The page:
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Pfizer to Buy Warner-Lambert, Ending Takeover Battle
$91.5 Billion Deal Would Create 2nd-Largest Drugmaker

By Ianthe Jeanne Dugan
Washington Post Staff Writer
Tuesday, February 8, 2000; Page E01

NEW YORK, Feb. 7—Pfizer Inc., after a three-month hostile takeover battle, said today that it will buy Warner-Lambert Co. for about $91.5 billion in stock and assumed debt, creating the world's second-biggest drugmaker.

Pfizer, which has been hunting for a new drug to rival the success of its impotence pill, Viagra, will now add the wildly popular cholesterol drug Lipitor to its medicine cabinet. The New York pharmaceutical giant also will gain an enormous pile of research money, just as scientists verge on deciphering the human genetic code and usher the industry into a new gilded age.

"When we go from knowing 500 genes to 15,000 to 25,000, the opportunity for medical research is going to explode," Pfizer President Henry A. McKinnel Jr. said in an interview today. "And we will be a clear leader."

With Warner-Lambert, Pfizer will have prescription drug sales of $31 billion next year, and it projects growth of 25 percent a year. That means it will soon leapfrog the combination of Glaxo Wellcome PLC and SmithKline Beecham PLC, which will have sales of $27 billion in 2001.

"At the end of the day, you have a company with very strong marketing and sales distribution efforts virtually in every market of the world," said Steven Tighe, a senior pharmaceutical analyst at Merrill Lynch & Co., which advised Pfizer on the deal. "It means they're going to be creating more innovative medicines and will have a great means of delivery to the marketplace."

The deal marks the end of a long saga that began last year, when Warner-Lambert began negotiating a merger of equals with American Home Products Corp. With Pfizer's own stock sagging because of a dearth of new products, the company set out on an intense course to snag the smaller rival on the other side of the Hudson River in Morris Plains, N.J.

Pfizer wound up paying 40 percent more than what American Home Products was offering. And American Home Products got an unprecedented $1.8 billion breakup fee to walk away from Warner-Lambert.

"It took us three long months to wrest control," said McKinnel, who even went to court to fight for control. "It's been a very convoluted deal. And I'm glad it's over."

Pfizer will exchange 2.75 of its shares for each share of Warner-Lambert, or about $98.31 per Warner-Lambert share. The transaction is valued at just over $90 billion in stock, based on Friday's closing prices; Pfizer will also assume $1.3 billion in Warner-Lambert's long-term debt, according to Warner-Lambert.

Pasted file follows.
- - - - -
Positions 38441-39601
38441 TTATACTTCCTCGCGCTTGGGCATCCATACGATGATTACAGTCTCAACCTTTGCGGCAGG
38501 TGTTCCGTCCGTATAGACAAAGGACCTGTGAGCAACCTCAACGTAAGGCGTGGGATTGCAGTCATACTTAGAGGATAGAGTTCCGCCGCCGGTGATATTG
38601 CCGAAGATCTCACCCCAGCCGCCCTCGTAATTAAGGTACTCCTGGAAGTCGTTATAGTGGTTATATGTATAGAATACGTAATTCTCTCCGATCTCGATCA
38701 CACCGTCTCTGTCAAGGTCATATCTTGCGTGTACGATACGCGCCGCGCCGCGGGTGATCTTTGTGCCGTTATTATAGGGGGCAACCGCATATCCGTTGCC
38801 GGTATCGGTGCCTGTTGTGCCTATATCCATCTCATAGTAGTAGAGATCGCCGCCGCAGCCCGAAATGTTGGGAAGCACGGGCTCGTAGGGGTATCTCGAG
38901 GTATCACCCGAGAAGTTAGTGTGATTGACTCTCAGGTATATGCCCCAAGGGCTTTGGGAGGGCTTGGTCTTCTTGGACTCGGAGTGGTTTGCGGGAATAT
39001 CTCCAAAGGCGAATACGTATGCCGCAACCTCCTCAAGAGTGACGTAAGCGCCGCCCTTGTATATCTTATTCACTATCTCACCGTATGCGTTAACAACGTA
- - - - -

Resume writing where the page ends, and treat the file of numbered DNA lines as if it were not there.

While Warner-Lambert has about $2 billion in cash, almost all of that will be paid to American Home Products, a spokesman said.

In trading today on the New York Stock Exchange, Warner-Lambert rose $2.56 1/4, to $97.12 1/2; Pfizer rose 93 3/4 cents, to $36.68 3/4; and American Home rose $2.50, to $48.

Pfizer shareholders will own 61 percent of the new company, which will be called Pfizer Inc. It will be based in New York, and Warner-Lambert's current headquarters will become a consumer-product business.

Pfizer gets Listerine mouthwash and Trident gum--as well as Warner-Lambert's Parke-Davis Labs in Ann Arbor, Mich. But more important, it gets an unrivaled research and development budget. Next year, the companies said, they will invest $4.7 billion researching new drugs. On average, U.S. drug companies spend $1.5 billion to $3 billion annually on research, Tighe estimated.

The main catalyst for the deal was a potent drug for lowering cholesterol called Lipitor, which Warner-Lambert launched in 1996 and jointly marketed with Pfizer, which gets about half the profits. With a stellar track record and intense marketing, Lipitor has leaped since its creation in 1997 to $5 billion in sales expected this year--about half the U.S. market.

It has been rapidly grabbing market share from Merck & Co.'s anti-cholesterol drug Zocor. Created in 1991, Zocor is expected to bring in $4.88 billion revenue this year. Now, Pfizer will get all of Lipitor's profits and the fast-growing sales at Warner-Lambert.

Alan Schwartz, an analyst at Donaldson, Lufkin & Jenrette Inc., said Pfizer did not want to see control of Lipitor diminished. "It's going to be a $5 billion product," he said. "And Japan is going to add another $1 billion in sales."

In comparison, Viagra, Pfizer's major drug had sales of just over $1 billion last year. Without another Viagra in sight last year, Pfizer's stock plunged 24 percent.

To turn around its fortunes, Pfizer began on a tenacious course last September to snap up Warner-Lambert after it heard rumors about American Home Products. "We didn't realize that a successful, fast-growing company would conclude they needed a merger partner. So we sent them a note saying that we would like to talk to them about a deal."

William C. Steere Jr., Pfizer's current chairman and chief executive, will lead the combined business.

Warner-Lambert's chairman and chief executive, Lodewijk J.R. de Vink, will step aside once the merger is completed this summer. De Vink, who at one point sought to entice consumer products giant Procter & Gamble Co. to step into the bidding war, would have been the top executive of the combined American Home-Warner-Lambert.

Staff writer Kathleen Day in Washington contributed to this report.

© Copyright 2000 The Washington Post Company

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